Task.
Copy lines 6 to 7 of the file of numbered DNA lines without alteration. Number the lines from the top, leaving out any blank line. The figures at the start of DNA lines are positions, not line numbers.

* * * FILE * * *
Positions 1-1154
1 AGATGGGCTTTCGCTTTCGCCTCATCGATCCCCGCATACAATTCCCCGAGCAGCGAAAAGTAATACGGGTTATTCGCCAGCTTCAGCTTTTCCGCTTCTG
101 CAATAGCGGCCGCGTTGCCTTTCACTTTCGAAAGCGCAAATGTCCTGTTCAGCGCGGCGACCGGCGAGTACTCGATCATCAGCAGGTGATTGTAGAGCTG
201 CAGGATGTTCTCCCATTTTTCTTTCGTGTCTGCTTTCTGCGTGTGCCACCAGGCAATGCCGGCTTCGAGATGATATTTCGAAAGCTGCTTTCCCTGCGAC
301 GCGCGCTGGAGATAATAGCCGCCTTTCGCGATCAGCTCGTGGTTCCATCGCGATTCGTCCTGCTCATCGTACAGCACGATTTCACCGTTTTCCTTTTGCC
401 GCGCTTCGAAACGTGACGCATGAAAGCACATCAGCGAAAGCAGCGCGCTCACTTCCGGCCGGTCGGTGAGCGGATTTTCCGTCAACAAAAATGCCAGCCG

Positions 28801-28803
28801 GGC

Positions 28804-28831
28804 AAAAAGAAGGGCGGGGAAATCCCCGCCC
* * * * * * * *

401 GCGCTTCGAAACGTGACGCATGAAAGCACATCAGCGAAAGCAGCGCGCTCACTTCCGGCCGGTCGGTGAGCGGATTTTCCGTCAACAAAAATGCCAGCCG

Positions 28801-28803